"Same old story," murmured the manager. "It's odd how
these fellows drift down here, isn't it? Up to something
crooked at home, I suppose. Understands the working of
a bank, eh? I guess he understands it a little too well
for my taste. No, no," he continued, tapping the papers
that lay on the table, "now that we've got a first-class
man like Tomlinson, let's hang on to him. We can easily
wait ten days, and the cost of the journey is nothing to
the bank as compared with getting a man of Tomlinson's
stamp. And, by the way, you might telephone to the Chief
of Police and get him to see to it that this loafer gets
out of town straight off."

So the Chief of Police shut up Tomlinson in the calaboose
and then sent him down to Mexico City under a guard. By
the time the police were done with him he was dead broke,
and it took him four months to get back to Toronto; when
he got there, the place in Mexico had been filled long ago.

But I can imagine that some of my readers might suggest
that I have hitherto been dealing only with success in
a very limited way, and that more interest would lie in
discussing how the really great fortunes are made.

Everybody feels an instinctive interest in knowing how
our great captains of industry, our financiers and railroad
magnates made their money.

Here the explanation is really a very simple one. There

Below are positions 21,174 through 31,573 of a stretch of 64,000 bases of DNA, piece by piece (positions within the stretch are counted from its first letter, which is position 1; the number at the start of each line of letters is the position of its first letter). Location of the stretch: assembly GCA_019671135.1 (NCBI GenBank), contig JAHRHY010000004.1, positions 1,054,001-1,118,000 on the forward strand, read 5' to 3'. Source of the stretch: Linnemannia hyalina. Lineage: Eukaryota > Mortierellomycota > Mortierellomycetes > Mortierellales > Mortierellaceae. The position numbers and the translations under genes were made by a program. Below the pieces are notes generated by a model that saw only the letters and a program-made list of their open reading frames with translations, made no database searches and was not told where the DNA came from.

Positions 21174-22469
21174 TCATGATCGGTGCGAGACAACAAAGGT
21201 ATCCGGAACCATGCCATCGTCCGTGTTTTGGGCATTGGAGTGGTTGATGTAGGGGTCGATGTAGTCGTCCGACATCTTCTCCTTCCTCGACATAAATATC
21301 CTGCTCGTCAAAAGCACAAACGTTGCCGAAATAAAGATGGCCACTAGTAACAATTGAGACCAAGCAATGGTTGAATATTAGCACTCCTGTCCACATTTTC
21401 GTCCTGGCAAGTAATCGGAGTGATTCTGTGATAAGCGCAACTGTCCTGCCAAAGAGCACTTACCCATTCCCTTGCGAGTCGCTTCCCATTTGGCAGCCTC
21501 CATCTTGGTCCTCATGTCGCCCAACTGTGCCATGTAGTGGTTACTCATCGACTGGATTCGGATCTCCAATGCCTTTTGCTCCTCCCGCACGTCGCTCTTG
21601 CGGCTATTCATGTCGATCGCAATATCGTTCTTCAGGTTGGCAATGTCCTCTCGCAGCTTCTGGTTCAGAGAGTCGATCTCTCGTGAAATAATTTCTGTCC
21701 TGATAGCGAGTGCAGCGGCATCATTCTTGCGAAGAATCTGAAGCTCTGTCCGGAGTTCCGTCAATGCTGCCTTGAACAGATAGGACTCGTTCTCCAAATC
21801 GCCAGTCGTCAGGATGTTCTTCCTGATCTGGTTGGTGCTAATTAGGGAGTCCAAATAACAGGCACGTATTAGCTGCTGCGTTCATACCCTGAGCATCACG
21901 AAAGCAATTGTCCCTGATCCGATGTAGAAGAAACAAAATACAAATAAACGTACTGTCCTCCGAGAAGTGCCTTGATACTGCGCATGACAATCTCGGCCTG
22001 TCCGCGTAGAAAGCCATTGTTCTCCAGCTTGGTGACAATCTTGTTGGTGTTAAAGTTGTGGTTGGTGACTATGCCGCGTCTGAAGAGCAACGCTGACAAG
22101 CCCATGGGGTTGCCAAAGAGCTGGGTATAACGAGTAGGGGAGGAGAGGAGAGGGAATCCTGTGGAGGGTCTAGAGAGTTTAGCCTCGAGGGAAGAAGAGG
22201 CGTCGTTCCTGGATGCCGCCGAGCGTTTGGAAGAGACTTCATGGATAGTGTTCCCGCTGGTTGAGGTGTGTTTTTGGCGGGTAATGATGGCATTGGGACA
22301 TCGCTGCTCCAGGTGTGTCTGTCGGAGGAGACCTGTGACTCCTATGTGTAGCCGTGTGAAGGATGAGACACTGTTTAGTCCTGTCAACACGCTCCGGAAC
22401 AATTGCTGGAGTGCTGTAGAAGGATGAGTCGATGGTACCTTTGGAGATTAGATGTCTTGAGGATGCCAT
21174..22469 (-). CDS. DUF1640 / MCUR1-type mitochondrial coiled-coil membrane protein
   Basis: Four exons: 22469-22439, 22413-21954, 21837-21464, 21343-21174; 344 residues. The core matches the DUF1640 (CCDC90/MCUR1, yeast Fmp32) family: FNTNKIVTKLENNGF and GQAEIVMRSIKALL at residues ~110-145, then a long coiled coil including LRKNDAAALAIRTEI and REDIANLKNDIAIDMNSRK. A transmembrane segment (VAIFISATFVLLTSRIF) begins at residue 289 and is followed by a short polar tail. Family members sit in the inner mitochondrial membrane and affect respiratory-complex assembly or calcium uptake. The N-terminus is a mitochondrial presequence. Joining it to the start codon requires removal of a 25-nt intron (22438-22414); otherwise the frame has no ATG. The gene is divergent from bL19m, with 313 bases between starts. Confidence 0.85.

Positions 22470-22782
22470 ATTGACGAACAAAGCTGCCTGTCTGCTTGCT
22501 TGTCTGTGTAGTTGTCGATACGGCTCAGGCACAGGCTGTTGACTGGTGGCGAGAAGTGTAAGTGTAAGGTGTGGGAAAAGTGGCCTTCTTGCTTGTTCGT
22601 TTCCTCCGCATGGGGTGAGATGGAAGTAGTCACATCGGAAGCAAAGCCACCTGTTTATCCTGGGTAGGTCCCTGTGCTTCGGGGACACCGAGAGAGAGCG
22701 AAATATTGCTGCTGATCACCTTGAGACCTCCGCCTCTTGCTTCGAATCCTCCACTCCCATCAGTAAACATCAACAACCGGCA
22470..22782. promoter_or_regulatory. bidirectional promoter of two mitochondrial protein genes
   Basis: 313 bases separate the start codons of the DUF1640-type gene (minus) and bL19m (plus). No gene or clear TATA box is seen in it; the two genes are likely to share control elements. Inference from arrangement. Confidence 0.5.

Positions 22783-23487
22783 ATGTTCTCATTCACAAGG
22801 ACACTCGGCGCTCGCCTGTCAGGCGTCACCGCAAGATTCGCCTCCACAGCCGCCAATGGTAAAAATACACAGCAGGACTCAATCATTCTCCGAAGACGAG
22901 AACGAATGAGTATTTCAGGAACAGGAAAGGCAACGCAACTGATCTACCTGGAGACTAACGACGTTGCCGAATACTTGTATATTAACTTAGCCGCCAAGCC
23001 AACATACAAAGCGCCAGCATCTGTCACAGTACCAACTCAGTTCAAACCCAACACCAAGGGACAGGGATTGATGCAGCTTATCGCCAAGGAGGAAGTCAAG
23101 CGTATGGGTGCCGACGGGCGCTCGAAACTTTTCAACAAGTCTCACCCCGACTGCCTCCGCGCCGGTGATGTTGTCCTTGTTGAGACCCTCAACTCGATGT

is, in fact, only one way to amass a huge fortune in
business or railway management. One must begin at the
bottom. One must mount the ladder from the lowest rung.
But this lowest rung is everything. Any man who can stand
upon it with his foot well poised, his head erect, his
arms braced and his eye directed upward, will inevitably
mount to the top.

But after all--I say this as a kind of afterthought in
conclusion--why bother with success at all? I have observed
that the successful people get very little real enjoyment
out of life. In fact the contrary is true. If I had to
choose--with an eye to having a really pleasant life
--between success and ruin, I should prefer ruin every
time. I have several friends who are completely ruined
--some two or three times--in a large way of course; and
I find that if I want to get a really good dinner, where
the champagne is just as it ought to be, and where
hospitality is unhindered by mean thoughts of expense,
I can get it best at the house of a ruined man.

Stephen Leacock